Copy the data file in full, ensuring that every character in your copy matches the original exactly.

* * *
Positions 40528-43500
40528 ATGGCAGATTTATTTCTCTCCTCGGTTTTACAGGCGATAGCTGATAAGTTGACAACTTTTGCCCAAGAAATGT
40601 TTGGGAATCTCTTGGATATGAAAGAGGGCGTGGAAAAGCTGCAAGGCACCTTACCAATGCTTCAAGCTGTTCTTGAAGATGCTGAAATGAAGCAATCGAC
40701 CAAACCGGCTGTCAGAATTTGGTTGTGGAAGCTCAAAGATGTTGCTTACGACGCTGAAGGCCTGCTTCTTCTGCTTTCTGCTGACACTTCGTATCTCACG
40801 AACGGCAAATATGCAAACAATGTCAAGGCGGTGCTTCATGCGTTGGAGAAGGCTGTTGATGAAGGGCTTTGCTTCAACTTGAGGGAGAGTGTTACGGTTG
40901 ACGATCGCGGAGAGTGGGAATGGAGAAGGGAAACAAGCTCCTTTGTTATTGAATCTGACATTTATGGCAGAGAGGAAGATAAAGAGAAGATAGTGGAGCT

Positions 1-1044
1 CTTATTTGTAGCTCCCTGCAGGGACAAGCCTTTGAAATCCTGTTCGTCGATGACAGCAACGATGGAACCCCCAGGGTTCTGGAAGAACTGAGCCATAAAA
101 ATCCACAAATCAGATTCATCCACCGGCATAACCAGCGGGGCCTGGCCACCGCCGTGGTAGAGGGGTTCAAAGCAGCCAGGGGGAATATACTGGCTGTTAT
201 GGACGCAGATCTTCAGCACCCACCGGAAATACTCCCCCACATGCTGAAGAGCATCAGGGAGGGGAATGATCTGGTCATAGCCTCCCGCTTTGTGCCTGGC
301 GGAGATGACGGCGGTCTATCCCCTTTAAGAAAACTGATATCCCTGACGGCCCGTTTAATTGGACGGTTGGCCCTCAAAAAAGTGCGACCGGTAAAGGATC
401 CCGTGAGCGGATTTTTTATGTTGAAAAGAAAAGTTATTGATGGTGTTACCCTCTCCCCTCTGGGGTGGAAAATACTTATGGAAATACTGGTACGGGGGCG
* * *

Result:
Positions 40528-43500
40528 ATGGCAGATTTATTTCTCTCCTCGGTTTTACAGGCGATAGCTGATAAGTTGACAACTTTTGCCCAAGAAATGT
40601 TTGGGAATCTCTTGGATATGAAAGAGGGCGTGGAAAAGCTGCAAGGCACCTTACCAATGCTTCAAGCTGTTCTTGAAGATGCTGAAATGAAGCAATCGAC
40701 CAAACCGGCTGTCAGAATTTGGTTGTGGAAGCTCAAAGATGTTGCTTACGACGCTGAAGGCCTGCTTCTTCTGCTTTCTGCTGACACTTCGTATCTCACG
40801 AACGGCAAATATGCAAACAATGTCAAGGCGGTGCTTCATGCGTTGGAGAAGGCTGTTGATGAAGGGCTTTGCTTCAACTTGAGGGAGAGTGTTACGGTTG
40901 ACGATCGCGGAGAGTGGGAATGGAGAAGGGAAACAAGCTCCTTTGTTATTGAATCTGACATTTATGGCAGAGAGGAAGATAAAGAGAAGATAGTGGAGCT

Positions 1-1044
1 CTTATTTGTAGCTCCCTGCAGGGACAAGCCTTTGAAATCCTGTTCGTCGATGACAGCAACGATGGAACCCCCAGGGTTCTGGAAGAACTGAGCCATAAAA
101 ATCCACAAATCAGATTCATCCACCGGCATAACCAGCGGGGCCTGGCCACCGCCGTGGTAGAGGGGTTCAAAGCAGCCAGGGGGAATATACTGGCTGTTAT
201 GGACGCAGATCTTCAGCACCCACCGGAAATACTCCCCCACATGCTGAAGAGCATCAGGGAGGGGAATGATCTGGTCATAGCCTCCCGCTTTGTGCCTGGC
301 GGAGATGACGGCGGTCTATCCCCTTTAAGAAAACTGATATCCCTGACGGCCCGTTTAATTGGACGGTTGGCCCTCAAAAAAGTGCGACCGGTAAAGGATC
401 CCGTGAGCGGATTTTTTATGTTGAAAAGAAAAGTTATTGATGGTGTTACCCTCTCCCCTCTGGGGTGGAAAATACTTATGGAAATACTGGTACGGGGGCG